First, a word from Tom Hanks:
Pacific, now, is coming out where it represents a war of racism and terror. It seemed as though the only way to complete one of these battles on a small speck of rock, in the middle of nowhere, is to, I’m sorry, Kill them all. Does that sound familiar with what we are going through today.
Is this what schools teach today? Is this what young adults believe the War in the Pacific was all about?
Japan was set to expand into Asia to countries that did not welcome her. She needed oil. No one assumed she would not find the oil and take it. There were many complexities in Japan’s relations with Britain and France, which complicated matters in the U.S. Once Japan replaced the Peace Party with their War Party, the stage was set. The plan was to seize the oil fields in the Indies, and they saw the U.S. as an enemy in that endeavor. So they attacked Pearl Harbor. How is this argued any other way?
America had two choices to end the war. Invade Japan or drop the bombs. An invasion was estimated to leave 35% of our landing forces dead – at least, depending on the size of the Japanese forces greeting us. Civilians were in training to join the fighting forces. Estimates of the dead including both Japanese and American forces were estimated at 250,000 to five million. Some 105,000 people perished in the explosions in Hiroshima and Nagasaki. The original purpose of the atomic bomb was to clear the beaches for a land invasion, so had the war not ended with the bombings of two cities, the bombs would likely have been used on the beaches. And Americans would have died.
Is Hanks’ case that after the Japanese attacked us at Pearl Harbor, American soldiers should have, in the end, laid down their lives for the Japanese, rather than ending the war. Apparently, that is what he thinks.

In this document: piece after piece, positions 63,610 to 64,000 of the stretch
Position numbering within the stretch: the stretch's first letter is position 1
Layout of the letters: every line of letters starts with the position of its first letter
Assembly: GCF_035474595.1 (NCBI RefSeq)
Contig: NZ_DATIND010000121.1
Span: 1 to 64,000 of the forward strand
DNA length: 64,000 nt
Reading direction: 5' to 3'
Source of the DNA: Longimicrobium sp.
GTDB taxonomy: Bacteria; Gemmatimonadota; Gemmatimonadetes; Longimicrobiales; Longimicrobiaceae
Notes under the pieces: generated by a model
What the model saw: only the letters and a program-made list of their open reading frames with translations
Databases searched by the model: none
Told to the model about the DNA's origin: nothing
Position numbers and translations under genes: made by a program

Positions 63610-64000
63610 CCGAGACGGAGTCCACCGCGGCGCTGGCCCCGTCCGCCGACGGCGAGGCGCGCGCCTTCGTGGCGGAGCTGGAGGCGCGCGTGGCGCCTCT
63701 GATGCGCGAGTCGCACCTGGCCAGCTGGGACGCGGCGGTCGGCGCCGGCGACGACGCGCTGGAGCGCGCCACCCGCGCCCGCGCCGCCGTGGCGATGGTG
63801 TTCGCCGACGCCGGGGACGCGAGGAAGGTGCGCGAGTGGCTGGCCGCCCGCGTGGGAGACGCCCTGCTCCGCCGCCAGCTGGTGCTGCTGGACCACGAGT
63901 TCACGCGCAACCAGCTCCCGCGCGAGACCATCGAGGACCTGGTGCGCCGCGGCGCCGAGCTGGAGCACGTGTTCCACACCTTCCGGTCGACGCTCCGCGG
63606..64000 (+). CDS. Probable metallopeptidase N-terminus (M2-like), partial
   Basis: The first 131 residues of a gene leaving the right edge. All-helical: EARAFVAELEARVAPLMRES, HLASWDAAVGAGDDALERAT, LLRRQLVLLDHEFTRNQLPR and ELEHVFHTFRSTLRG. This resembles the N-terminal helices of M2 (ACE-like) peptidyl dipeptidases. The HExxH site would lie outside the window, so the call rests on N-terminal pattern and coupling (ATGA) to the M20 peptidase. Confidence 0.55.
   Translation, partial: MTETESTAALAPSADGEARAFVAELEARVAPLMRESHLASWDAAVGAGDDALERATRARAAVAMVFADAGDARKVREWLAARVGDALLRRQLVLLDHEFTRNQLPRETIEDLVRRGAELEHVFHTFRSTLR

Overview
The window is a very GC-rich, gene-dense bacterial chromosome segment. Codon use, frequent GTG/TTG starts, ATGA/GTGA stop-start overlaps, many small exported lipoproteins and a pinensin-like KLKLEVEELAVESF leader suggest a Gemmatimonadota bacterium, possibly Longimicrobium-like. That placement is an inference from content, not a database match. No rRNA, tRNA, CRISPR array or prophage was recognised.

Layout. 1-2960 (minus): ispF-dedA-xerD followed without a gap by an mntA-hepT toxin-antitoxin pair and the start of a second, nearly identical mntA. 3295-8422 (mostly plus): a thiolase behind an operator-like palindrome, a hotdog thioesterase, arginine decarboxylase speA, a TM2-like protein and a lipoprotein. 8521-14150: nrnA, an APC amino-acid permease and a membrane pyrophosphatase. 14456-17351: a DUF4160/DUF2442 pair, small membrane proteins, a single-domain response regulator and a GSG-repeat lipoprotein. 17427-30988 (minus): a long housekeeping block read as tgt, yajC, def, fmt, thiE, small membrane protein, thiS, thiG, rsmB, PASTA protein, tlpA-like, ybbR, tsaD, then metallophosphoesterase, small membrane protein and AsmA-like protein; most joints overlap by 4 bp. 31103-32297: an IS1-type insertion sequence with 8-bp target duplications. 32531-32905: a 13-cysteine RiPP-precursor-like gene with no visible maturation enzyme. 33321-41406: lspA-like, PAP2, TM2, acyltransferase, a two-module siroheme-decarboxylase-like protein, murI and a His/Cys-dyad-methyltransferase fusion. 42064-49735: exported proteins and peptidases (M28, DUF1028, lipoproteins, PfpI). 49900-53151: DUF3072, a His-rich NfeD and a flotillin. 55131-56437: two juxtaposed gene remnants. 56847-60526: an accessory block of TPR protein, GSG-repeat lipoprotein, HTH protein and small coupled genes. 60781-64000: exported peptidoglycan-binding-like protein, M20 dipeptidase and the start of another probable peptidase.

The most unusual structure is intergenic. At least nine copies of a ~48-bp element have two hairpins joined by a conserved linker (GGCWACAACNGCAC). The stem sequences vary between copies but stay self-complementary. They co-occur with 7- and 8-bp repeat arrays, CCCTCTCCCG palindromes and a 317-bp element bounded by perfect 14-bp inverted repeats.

Had we wanted to “kill them all,” we could have killed them all. Instead we killed fewer, while they were killing us. If we wanted to “kill them all” today, we could do so. Obviously, that is not our goal. We are building schools, hospitals, electrical grids and water plants. None of which worked for the people under Saddam Hussein.
It deeply offends me that Tom Hanks says the war with Japan was about racism and terror, and that today, we want to “kill them all,” as our own soldiers have been blown apart trying to make Iraqi towns safe for the people.
These days, Sean Penn is more palatable than Tom Hanks.
More from Hanks:
Back in World War II, we viewed the Japanese as ‘yellow, slant-eyed dogs’ that believed in different gods. They were out to kiss us because our way of living was different. We, in turn, wanted to annihilate them because they were different. Does that sound familiar, by any chance, to what’s going on today?”
I read a comment saying that Tom Hanks’ had more in common with Forrest Gump than we could imagine, but Forrest was a patriot. He didn’t make stuff up. It was what it was, and it wasn’t what Tom Hanks says it was.
The video below is Glenn Beck with radio sidekicks Pat and Stu. This is a longer discussion but one worth having and listening to. Beck makes the point that America must begin looking out for herself. The way we do that is strike a lethal blow when we are struck, get back to our lives as quickly as possible – and in the main, quit protecting those able to protect themselves.
Watch the video here or go over to RightScoop and read the commentary there before watching the video.